- Paul Kuharsky, ESPN Tennessee Titans reporter
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We’ll wait until next week to start building the All-AFC South Team, and you’ll have a big chance to offer input there.
This week we’ll pass out hardware for individual awards.
Drum roll please:
Joseph, Cushing and Antonio Smith were the players I sorted through here, and you can make a case for any of them. While the Texans were a better defense at every level, it was the secondary that had the biggest room for improvement. Joseph’s ability to match up with a team’s best receiver eased the pressure on everyone else in the secondary and helped transform a miserable pass defense into an excellent one. In the Texans’ playoff loss in Baltimore he blanketed Ravens receiver Torrey Smith, rendering him a non-factor.
It’s hard to fathom that Jones-Drew was the NFL rushing champ considering that defenses could regularly key on him without fear of any real threat from the passing offense, which ranked dead last in the NFL. He showed no signs of wearing down and averaged 100 yards a game. It felt like a waste on a five-win team. Foster missed some action early with hamstring issues or he would have likely challenged Jones-Drew in rushing yards. He’s a tremendous combination of power and speed and does excellent work as a pass catcher.
Watt was installed as a starter the moment the Texans drafted him and was an impactful player from his first snap. A relentless player, he was a force against the run and the pass and played beautifully in concert with the rest of the defensive front. His ability to get his hands on balls at the line of scrimmage turned into a monumental interception return for a touchdown in the playoff win over Cincinnati. Reed filled in very well after Mario Williams was lost for the season and may actually help the team decide Williams is expendable.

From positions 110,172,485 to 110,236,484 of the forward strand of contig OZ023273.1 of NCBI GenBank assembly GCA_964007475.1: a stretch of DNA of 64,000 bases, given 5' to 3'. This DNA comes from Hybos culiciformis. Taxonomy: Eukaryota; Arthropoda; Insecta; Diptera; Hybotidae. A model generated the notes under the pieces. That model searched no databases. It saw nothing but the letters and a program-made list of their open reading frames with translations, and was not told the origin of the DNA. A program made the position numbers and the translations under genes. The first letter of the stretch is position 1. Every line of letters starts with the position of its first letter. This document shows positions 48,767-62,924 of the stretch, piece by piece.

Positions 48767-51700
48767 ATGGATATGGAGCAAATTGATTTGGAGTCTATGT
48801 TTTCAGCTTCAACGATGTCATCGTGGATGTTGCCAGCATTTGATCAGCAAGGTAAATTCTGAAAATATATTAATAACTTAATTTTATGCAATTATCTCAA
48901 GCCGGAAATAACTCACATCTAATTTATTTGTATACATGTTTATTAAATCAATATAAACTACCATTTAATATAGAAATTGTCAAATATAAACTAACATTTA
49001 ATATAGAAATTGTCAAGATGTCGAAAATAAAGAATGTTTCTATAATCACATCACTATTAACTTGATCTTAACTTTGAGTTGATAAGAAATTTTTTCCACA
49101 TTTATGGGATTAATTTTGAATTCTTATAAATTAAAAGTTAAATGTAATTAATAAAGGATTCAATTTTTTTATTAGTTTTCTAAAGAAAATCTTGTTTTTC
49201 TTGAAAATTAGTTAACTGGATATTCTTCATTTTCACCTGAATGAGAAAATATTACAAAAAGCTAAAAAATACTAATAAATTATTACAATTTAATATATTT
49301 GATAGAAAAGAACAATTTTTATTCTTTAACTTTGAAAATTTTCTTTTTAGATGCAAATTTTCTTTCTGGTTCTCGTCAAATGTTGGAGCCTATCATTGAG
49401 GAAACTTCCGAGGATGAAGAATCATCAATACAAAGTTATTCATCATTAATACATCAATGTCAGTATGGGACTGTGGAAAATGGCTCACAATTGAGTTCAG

Best assistant coach: Wade Phillips, Texans defensive coordinator. Runner up, Mel Tucker, Jaguars defensive coordinator.
Phillips was a factor in the personnel decisions that brought Joseph, Danieal Manning, Watt and Reed into the fold for Houston. In his first year as defensive coordinator, he injected a huge dose of confidence into the Texans defenders and wisely drew up schemes that featured guys’ strengths and marked their weaknesses. The sort of turnaround the defense made in one year is practically unheard of. In Jacksonville, Tucker was given a huge boost with new personnel, but as he took over play-calling from Jack Del Rio, he excelled.
Best position coach: Dave Ragone, Titans receivers coach. Runner up, Vance Joseph, Texans secondary coach.
Ragone had no experience working with receivers coming into this job, but did fantastic work. He deserves a great deal of credit for the vast improvement and maturation of Nate Washington and the emergence of Damian Williams as a threat and Lavelle Hawkins as a guy who did some good things with the ball in his hands. In his first season with the Texans, Joseph helped some guys regain confidence while overseeing a successful move of Glover Quin from corner to strong safety.
Executive of the year: Rick Smith, Texans general manager.
He had lots of help, but completely nailed free agency, signing Joseph and Manning rather than Nnamdi Asomugha. And the top of the draft was fantastic, with Watt and Reed. As Houston suffered injuries at running back, receiver, linebacker and even punter, the Texans showed good depth and an ability to fill in holes with quality outsiders.
Best unit: Texans offensive line. Runner up: Texans linebackers.